General Dynamics’ new modular armour system for the British Army’s Specialist Vehicle family meets demanding STANAG – NATO Stardardisation Agreement – levels for mine protection, the company announced.
Following a series of blast trials conducted at Otterburn ranges in Northumberland, the design has proven it increases the level of protection and survivability above current standards, protecting the crew compartment from being penetrated by the latest IEDs, thereby meeting the MoD’s conditions.
It can also protect occupants from bomblets dropped from overhead and certain rocket propelled grenades such as tandem-charge high explosive anti-tank rockets.
The commonality of the armour system across the SV family is expected to help reduce the British Army’s logistics footprint and costs in this area.
Live firing trials took place in November 2011, witnessed by representatives of General Dynamics UK, UK MoD and the British Army. The system was tested against two types of IED projectiles, creating very different failure mechanisms in vehicle armour. A total of 36 shots of both threat types were fired at the armour system.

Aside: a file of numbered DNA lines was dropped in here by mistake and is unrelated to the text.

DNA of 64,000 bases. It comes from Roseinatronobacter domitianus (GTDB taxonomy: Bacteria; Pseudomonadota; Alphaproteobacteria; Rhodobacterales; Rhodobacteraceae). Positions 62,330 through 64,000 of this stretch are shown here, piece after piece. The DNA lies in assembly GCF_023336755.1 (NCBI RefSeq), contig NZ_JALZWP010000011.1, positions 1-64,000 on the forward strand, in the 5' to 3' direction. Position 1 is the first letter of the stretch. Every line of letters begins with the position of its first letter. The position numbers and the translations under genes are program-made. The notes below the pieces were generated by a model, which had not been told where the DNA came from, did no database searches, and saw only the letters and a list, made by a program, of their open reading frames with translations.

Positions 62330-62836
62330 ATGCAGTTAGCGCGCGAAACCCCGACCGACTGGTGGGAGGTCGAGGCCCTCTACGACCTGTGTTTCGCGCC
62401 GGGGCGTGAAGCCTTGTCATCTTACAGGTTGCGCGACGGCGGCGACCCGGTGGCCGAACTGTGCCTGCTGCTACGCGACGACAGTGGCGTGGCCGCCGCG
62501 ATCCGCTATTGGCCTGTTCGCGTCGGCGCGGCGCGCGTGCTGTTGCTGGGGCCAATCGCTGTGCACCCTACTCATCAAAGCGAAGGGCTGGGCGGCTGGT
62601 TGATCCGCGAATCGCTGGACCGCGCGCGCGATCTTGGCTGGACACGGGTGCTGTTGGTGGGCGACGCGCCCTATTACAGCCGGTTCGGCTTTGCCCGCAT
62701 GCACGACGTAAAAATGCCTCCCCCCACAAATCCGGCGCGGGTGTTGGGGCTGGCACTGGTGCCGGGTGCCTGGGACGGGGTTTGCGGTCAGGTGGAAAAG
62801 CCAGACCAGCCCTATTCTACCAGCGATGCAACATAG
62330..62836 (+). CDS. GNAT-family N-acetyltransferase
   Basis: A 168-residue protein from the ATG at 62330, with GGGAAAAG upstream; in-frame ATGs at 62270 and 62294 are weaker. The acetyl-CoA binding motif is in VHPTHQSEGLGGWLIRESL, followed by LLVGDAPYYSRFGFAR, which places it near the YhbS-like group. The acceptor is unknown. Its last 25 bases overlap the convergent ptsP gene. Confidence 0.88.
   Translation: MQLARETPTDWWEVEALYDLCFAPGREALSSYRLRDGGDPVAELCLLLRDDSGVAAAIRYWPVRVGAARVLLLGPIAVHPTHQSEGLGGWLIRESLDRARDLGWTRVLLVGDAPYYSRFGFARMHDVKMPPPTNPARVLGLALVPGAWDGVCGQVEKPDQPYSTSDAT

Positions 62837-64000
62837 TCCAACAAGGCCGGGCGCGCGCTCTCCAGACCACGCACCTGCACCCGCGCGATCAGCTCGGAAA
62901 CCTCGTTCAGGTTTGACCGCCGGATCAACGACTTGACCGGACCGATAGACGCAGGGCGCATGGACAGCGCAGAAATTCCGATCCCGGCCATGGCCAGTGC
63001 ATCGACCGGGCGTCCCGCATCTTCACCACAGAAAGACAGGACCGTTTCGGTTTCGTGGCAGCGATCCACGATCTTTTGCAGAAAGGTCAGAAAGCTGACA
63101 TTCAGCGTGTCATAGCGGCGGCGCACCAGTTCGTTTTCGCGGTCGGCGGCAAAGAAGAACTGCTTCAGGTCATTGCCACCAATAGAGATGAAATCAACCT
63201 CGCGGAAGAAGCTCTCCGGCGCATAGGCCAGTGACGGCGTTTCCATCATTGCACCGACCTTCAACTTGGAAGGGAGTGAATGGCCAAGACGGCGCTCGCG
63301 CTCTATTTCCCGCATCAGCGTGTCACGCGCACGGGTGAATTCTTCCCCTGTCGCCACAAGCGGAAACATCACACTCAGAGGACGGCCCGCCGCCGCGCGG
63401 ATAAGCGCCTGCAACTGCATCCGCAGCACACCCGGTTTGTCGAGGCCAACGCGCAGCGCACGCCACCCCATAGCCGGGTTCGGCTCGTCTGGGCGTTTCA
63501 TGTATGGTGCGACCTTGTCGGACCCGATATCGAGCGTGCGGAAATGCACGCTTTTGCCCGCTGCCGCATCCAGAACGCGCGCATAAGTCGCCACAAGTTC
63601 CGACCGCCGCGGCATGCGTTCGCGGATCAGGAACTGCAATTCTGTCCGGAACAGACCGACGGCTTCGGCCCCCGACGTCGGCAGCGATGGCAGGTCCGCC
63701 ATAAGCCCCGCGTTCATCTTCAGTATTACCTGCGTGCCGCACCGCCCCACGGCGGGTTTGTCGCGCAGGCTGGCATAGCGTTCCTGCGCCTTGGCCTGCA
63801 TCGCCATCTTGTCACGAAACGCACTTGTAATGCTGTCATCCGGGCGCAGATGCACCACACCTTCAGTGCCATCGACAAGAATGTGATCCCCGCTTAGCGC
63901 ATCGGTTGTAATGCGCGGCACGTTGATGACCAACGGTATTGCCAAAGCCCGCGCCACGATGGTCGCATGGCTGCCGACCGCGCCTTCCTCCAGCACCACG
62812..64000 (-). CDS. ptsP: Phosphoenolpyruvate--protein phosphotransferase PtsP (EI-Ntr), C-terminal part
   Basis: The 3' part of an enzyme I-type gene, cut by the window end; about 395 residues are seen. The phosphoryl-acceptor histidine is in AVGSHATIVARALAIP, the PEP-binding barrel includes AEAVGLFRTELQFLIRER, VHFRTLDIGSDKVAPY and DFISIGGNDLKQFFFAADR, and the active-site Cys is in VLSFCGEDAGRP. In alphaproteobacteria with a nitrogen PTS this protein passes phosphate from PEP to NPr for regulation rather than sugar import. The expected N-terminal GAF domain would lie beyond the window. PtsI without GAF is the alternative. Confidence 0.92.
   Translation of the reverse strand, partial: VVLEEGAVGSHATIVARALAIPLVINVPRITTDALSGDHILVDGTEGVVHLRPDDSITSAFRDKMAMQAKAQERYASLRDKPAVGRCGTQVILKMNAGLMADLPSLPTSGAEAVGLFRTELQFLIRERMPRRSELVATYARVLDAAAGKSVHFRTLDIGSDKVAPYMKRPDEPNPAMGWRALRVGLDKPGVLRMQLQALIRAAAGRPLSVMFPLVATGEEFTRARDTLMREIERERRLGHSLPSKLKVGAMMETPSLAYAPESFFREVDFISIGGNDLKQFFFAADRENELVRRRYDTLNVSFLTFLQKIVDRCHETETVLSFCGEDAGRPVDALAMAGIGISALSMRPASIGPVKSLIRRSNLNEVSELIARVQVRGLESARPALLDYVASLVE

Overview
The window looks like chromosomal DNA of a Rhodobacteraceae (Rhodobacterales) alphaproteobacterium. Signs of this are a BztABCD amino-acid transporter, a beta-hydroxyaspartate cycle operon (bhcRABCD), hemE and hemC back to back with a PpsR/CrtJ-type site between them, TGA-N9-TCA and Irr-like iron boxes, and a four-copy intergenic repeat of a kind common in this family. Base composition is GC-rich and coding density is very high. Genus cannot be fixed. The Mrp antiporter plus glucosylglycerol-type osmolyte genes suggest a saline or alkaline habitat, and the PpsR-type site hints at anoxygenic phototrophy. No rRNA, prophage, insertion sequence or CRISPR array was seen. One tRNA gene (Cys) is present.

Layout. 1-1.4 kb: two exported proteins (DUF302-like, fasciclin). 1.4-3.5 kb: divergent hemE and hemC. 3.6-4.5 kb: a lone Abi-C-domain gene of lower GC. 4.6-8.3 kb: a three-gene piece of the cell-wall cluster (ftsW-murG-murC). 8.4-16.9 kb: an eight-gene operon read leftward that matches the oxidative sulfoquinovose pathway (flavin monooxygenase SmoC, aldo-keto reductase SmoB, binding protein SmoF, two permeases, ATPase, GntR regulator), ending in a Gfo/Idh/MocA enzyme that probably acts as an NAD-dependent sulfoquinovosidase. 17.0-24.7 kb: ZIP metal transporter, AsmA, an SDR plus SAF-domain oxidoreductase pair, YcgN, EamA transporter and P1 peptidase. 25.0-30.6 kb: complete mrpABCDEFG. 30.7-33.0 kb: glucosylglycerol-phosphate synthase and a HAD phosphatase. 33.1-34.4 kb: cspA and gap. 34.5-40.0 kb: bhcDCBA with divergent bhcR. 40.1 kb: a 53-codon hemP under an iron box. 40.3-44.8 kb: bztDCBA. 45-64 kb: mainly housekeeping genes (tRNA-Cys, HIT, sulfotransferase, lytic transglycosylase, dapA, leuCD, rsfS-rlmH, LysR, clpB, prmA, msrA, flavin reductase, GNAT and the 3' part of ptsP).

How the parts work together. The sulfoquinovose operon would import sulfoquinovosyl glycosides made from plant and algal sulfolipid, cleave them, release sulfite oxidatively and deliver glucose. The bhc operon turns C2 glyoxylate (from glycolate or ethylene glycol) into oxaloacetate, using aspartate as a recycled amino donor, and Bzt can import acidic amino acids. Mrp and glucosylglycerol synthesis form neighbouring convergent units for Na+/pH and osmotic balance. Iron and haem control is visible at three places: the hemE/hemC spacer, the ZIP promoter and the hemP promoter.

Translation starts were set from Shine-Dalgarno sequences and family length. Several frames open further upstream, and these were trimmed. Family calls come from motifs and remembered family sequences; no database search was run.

In addition to the live firing trials, design assurance testing was conducted throughout the second half of 2011 in order to calibrate a predictive model for the design of the SV hull, with a further set of tests planned for the spring to confirm the design assumptions.
The SV modular armour system is the result of an R&D programme run jointly by General Dynamics UK’s armoured fighting vehicle (AFV) team in South Wales and the UK MoD.
Lessons learned during testing will feed into the final system build standard which will be fitted to six SV prototypes to confirm that the complete system will provide the optimum level of survivability.
Following these trials with the Army, the SV programme will move into the production phase.